Logo ImageOn April 24, the U.S. Court of Appeals D.C. Circuit issued an order approving the March 11 joint settlement agreement between the Heating, Air-conditioning & Refrigeration Distributors International (HARDI), Air Conditioning Contractors of America (ACCA), the Air-conditioning, Heating & Refrigeration Institute (AHRI) and the Department of Energy (DOE) on regional energy-efficiency standards for gas furnaces and central air-conditioning units.The settlement comes after a 2011 lawsuit that spanned more than two years, during which industry associations argued that the DOE’s regional efficiency standards rulemaking process was unjust as it ignored the input of distributors and other stakeholders.

The settlement is scheduled to go into effect on January 1, 2015. Here are the changes that contractors, distributors and manufacturers need to know:

    1. The regional energy-efficiency standard for residential nonweatherized gas furnaces in the Northern markets has been remanded. The DOE will develop a new standard and will use a more transparent process when developing it. The new standard won’t be established for at least seven years. Until then, a national standard of 78 percent Annual Fuel Utilization Efficiency (AFUE) is in effect until November 19, 2015. After this date, the AFUE standard will be raised to 80 percent.

    2. The DOE will review and clarify the Direct Final Rule (DFR) process. The DOE agrees to revise the process that sparked the 2011 lawsuit, and employ a new procedure that puts more weight on feedback from all interested parties. This will ensure a consensus on an enforcement plan amongst all stakeholders.

    3. The DOE will address an enforcement rulemaking for the air-conditioner and heat pump standards that remain in place and are set to go into effect next year. As of January 1, 2015, the regional and national efficiency standards will be as follows:

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    4. Distributors in the South and Southwest have an 18-month sell-through period. Distributors have until July 1, 2016 to sell any inventory of 13-SEER equipment manufactured or imported before January 1, 2015. The DOE agrees not to hold distributors liable when enforcing the new standard. The January 1, 2015 compliance date still applies to manufacturers, however.

    5. The DOE recognizes the 18-month grace period granted to distributors and agrees not to penalize them. “This settlement protects distributors from significant damage associated with stranded inventory,” said Steve Porter, co-chair of HARDI’s committee on government and trade relations.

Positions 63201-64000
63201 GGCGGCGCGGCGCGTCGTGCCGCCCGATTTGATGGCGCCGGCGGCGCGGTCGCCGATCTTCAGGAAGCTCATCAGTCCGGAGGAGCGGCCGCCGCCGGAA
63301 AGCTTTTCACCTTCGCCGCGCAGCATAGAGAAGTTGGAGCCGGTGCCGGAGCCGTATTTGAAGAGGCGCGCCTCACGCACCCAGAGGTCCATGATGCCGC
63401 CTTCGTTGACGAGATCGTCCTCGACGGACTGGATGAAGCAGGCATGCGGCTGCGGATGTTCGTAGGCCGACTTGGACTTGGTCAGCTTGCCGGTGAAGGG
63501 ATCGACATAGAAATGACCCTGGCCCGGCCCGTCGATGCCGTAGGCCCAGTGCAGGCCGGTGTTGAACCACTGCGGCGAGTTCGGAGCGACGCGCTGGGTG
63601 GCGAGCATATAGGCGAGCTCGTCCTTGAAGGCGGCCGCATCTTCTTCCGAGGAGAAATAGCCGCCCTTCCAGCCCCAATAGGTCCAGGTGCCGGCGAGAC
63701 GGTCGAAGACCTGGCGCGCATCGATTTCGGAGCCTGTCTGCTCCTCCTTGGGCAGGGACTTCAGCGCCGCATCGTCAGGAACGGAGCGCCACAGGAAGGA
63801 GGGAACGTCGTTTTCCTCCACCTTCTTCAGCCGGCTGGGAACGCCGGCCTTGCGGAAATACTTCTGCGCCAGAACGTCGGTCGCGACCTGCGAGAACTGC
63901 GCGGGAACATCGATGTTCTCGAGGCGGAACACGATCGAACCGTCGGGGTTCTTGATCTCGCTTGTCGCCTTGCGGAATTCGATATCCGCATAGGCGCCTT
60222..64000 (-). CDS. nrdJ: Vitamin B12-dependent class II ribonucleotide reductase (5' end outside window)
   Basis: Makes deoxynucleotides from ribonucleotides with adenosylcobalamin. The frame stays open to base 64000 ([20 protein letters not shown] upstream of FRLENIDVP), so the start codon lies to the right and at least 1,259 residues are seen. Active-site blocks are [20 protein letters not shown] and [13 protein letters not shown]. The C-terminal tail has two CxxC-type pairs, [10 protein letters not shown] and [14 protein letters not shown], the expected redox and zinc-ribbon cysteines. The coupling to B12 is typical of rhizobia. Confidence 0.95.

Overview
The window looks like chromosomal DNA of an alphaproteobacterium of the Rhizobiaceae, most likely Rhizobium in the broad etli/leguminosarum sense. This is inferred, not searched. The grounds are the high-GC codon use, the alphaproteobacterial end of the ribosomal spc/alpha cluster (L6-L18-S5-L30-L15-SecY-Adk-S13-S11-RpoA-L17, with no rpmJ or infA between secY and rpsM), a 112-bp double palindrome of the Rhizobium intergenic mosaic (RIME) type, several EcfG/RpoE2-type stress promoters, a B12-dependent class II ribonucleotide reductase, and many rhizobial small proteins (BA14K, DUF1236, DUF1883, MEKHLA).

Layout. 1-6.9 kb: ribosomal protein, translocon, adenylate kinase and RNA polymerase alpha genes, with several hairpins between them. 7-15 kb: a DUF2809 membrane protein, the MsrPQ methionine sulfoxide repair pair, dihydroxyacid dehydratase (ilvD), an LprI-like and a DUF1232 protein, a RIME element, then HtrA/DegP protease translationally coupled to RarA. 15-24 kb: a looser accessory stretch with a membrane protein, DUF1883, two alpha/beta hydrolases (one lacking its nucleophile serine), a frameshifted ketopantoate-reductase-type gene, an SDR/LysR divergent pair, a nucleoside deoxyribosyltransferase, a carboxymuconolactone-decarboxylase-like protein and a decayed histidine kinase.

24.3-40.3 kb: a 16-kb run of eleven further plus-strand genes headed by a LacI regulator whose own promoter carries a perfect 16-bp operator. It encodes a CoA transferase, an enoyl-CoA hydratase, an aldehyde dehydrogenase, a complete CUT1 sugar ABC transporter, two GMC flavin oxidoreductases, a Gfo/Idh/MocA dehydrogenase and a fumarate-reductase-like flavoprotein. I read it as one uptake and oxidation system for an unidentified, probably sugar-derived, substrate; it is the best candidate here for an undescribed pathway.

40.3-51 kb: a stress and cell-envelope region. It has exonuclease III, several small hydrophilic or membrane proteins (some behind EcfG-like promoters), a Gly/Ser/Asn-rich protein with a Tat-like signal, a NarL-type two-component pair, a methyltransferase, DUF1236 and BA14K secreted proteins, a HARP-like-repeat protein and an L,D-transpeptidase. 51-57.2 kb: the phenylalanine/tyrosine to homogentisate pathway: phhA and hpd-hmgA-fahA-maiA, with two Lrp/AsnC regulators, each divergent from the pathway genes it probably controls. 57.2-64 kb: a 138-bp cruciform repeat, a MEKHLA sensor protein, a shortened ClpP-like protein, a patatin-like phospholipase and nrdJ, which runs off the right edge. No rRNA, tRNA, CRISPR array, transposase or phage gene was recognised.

The settlement ensures that manufacturers don’t have to move inventory from one region to another to accommodate regional efficiency standards.The settlement also gives manufacturers two preseason order periods to adjust inventory and time to phase in new models and begin messaging to their distributors and contractors.

The settlement gives contractors time to familiarize themselves with the new standards as well (74 percent are unaware of the changing standards for residential air-conditioning and heat pump systems). In addition to the new regional efficiency standards for split systems and single-package air conditioning units, the settlement also addresses new national standards for 10 other product categories, including split-system heat pumps.

Click here to read the “Court Accepts Regional Standards Settlement” article from ACH&R News for more details.

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August 7, 2013, 11:39 am

AHRI, Mitsubishi Electric Chill Out on Capitol Hill


Photo Credit: AHRI Communications

The Air-Conditioning, Heating and Refrigeration Institute (AHRI), who describe themselves as the “folks who keep you cool in the summer and warm in the winter, and who keep your showers hot and your drinks cold,” hosted a reception on Capitol Hill in Washington, D.C., on Monday.

Mitsubishi Electric’s own Paul Doppel, senior director, industry and government relations, and Jay Perkins, senior government affairs specialist, were on hand to toast AHRI and its hardworking friends on the Hill. Some Washington-area sports mascots even stopped by to celebrate.

This is the third year that AHRI has hosted this reception right after the August congressional recess begins. The intent is to show appreciation to the congressional staffers and aides who support the HVACR and water heating industry, which today accounts for a whopping one million jobs in the U.S. Cheers to that!